Off a vacant stretch of highway in Daytona Beach, Fla., a line began to form outside the sales center for the first Latitude Margaritaville “55 and better” community. Those waiting dragged folding chairs, coolers, tents and dog-eared brochures featuring numbered sites that, in just over 24 hours, they could stake a claim to for a $10,000 deposit. The mood, shortly after 8 a.m. one Sunday last November, was festive, ecstatic even. Drinks flowed, pizza appeared, a steel-drum band played into the balmy night. Some neighbors in the 300-person queue liked each other so much that they decided to become actual neighbors, switching their site choices to live closer together. A sense of destiny seemed to guide many of their decisions. Karen Goodwin, 55, a homemaker, had won the exact amount of the down payment a few weeks earlier in a Domino’s sweepstakes. Matt Kelly, 62, a retired firefighter, had been chipping ice off his shingles in Orange County, N.Y., when a chunk broke loose in the shape of the Sunshine State, which he took as a sign.
“I never thought I’d be in a 55-plus community,” Ruth Kelly, 61, a former real estate agent and Matt’s wife, said the following September. The three of us were sitting at a table in the dining room of the home the Kellys had secured on Cool Breeze Drive, a single-family unit with the L-shaped lanai that Ruth had had her eye on. “Being in real estate, I didn’t think I would do what we did, wait in line for 11 hours. I always told my customers: ‘Never buy in Phase 1. Never buy sight-unseen.’ I did all of that. But I never once had doubt. Not once did I feel that way. It was meant to be, I really believe that.”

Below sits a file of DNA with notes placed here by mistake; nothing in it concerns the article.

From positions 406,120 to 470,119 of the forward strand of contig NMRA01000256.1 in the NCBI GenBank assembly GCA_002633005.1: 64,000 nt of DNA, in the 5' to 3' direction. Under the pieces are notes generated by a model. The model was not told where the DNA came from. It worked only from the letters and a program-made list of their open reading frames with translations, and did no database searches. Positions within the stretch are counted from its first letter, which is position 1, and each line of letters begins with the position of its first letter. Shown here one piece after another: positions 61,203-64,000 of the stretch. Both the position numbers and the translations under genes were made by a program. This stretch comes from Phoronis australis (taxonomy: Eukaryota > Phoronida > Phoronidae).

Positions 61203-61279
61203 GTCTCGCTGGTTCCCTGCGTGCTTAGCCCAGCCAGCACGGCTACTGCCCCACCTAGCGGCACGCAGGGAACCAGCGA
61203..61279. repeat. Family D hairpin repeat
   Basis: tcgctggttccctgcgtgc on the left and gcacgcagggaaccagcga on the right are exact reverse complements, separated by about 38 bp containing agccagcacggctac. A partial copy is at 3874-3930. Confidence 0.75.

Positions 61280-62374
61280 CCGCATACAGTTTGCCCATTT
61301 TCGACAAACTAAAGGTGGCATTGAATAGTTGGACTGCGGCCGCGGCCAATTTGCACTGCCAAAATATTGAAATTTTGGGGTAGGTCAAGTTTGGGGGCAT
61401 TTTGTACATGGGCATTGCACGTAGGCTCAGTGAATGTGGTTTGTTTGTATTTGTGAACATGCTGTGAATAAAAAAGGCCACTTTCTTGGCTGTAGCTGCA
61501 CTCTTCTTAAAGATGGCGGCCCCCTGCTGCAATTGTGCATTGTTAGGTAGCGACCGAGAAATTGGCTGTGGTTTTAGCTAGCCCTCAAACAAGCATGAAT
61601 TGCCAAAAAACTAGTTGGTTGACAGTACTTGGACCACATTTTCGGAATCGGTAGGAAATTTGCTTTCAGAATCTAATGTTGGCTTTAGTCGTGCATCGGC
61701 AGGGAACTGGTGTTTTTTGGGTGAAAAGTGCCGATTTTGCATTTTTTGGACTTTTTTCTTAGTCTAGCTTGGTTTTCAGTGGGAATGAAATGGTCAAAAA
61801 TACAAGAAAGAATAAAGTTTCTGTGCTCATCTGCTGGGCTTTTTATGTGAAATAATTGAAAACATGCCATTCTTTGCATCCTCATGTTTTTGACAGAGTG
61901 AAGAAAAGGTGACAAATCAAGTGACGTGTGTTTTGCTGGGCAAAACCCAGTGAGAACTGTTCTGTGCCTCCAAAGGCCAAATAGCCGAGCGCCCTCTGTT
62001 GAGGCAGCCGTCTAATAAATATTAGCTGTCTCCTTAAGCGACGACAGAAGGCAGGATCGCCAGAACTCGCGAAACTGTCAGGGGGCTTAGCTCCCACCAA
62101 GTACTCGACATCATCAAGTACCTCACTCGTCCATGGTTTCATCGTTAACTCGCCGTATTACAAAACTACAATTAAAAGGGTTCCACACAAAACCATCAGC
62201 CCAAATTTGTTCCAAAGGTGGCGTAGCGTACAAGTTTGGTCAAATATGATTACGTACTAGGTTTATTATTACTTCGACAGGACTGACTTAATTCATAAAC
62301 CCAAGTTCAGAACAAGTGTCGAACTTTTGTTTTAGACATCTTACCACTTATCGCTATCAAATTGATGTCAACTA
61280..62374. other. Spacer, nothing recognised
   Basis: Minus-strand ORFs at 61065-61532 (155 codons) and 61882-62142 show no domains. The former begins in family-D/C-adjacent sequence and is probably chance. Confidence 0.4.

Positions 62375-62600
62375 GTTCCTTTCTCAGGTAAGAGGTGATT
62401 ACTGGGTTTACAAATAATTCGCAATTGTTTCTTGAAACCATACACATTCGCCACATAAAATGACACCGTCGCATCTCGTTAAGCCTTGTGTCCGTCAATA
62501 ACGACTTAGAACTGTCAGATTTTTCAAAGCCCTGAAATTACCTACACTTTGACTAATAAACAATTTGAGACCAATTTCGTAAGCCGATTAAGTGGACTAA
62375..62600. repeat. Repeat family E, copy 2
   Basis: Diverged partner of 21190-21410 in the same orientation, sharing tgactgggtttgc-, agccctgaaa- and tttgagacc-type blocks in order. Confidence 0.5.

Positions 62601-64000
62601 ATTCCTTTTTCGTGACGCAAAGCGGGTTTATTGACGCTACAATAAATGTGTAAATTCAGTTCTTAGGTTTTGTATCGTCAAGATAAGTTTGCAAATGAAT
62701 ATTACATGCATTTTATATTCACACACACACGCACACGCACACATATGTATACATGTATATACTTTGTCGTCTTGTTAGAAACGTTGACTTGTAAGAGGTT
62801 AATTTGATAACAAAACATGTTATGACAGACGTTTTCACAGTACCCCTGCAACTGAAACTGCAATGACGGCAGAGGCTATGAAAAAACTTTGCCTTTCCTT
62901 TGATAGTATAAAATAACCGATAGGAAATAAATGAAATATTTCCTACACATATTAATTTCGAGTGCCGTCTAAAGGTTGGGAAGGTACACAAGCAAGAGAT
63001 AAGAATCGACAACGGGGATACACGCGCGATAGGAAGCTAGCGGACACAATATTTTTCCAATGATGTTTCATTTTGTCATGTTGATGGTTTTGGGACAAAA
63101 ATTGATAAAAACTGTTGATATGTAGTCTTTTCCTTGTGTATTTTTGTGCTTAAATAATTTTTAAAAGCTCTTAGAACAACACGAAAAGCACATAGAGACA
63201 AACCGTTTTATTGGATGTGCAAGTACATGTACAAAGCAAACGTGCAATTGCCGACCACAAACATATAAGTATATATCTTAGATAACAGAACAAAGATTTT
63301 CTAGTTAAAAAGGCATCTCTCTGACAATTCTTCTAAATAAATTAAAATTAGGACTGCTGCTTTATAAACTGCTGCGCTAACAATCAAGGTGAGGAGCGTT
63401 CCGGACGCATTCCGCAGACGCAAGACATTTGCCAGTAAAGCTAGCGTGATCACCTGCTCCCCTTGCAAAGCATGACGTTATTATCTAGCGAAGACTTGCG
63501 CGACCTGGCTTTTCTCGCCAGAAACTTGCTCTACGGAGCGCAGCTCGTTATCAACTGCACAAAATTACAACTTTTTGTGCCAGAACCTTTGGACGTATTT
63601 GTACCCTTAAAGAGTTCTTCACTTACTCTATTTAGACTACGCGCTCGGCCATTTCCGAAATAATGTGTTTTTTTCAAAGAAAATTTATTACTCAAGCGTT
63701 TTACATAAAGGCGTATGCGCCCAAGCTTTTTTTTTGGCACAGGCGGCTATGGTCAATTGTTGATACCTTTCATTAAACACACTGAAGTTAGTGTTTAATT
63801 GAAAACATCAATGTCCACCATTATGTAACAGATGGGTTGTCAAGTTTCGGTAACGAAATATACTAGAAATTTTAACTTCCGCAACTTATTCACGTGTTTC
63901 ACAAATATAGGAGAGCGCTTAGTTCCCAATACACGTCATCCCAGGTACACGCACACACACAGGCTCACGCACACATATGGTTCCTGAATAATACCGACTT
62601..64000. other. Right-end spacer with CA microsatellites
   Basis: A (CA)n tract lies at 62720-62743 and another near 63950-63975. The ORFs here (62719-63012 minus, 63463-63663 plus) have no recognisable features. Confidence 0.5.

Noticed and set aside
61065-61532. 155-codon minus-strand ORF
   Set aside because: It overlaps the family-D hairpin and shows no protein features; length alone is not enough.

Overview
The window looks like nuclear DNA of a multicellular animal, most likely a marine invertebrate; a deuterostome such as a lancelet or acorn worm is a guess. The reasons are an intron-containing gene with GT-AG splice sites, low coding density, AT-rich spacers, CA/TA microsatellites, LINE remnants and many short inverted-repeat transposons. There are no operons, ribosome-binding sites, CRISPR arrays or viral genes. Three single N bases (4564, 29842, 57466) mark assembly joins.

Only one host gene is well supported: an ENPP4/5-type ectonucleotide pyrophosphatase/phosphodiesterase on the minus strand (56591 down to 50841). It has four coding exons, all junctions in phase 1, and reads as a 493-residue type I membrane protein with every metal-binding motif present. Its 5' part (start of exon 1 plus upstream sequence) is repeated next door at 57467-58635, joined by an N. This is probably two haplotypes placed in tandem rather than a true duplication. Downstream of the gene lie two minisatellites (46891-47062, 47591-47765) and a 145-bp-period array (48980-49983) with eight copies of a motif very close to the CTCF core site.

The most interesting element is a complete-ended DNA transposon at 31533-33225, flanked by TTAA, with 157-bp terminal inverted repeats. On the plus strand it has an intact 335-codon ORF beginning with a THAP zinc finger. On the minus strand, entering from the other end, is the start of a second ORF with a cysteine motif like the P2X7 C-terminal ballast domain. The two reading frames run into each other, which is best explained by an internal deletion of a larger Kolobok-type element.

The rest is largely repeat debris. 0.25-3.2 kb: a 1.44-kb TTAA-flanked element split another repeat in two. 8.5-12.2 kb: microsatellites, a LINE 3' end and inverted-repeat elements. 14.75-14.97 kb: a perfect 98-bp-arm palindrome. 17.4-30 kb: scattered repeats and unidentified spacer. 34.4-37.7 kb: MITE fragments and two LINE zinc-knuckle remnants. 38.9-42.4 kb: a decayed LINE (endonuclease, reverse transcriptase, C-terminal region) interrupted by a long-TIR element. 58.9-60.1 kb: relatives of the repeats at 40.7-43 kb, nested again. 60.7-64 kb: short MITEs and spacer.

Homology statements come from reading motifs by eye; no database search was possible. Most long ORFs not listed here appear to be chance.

Outside, under an endless blue sky, a parade of trucks bore the trappings of former homes from as far away as Hawaii, Canada and El Salvador to sorbet-colored dwellings with emerald green lawns. At the entrance to the gated enclave, past a “Barkaritaville” dog park, beeping excavators moved dirt around what would soon be a town-square for concerts and dancing, surrounded by a state-of-the-art workout center, a restaurant and a walk-in pool with cabanas and a bar. It was impossible to stand on their cement foundations — which I had, in fact, done that morning — and not see a frontier settlement being carved into an expanse of subtropical wetland. The real frontier here, though, was not the surrounding wilderness but a hitherto uncolonized stretch of time: the multiple decades that more and more Americans can expect to live in better and better health after they retire. What will these pioneers do? Who will they become? And how will that, in turn, alter the course of human history?
“We have no shared collective articulation for what later life is for, what the value of living longer is, except not dying,” says Elana Buch, an anthropologist at the University of Iowa who studies aging and labor inequality in the U.S. “We don’t have any conversations about what the point of it is, so we reproduce it from other parts of life — doing things you didn’t get to do before.”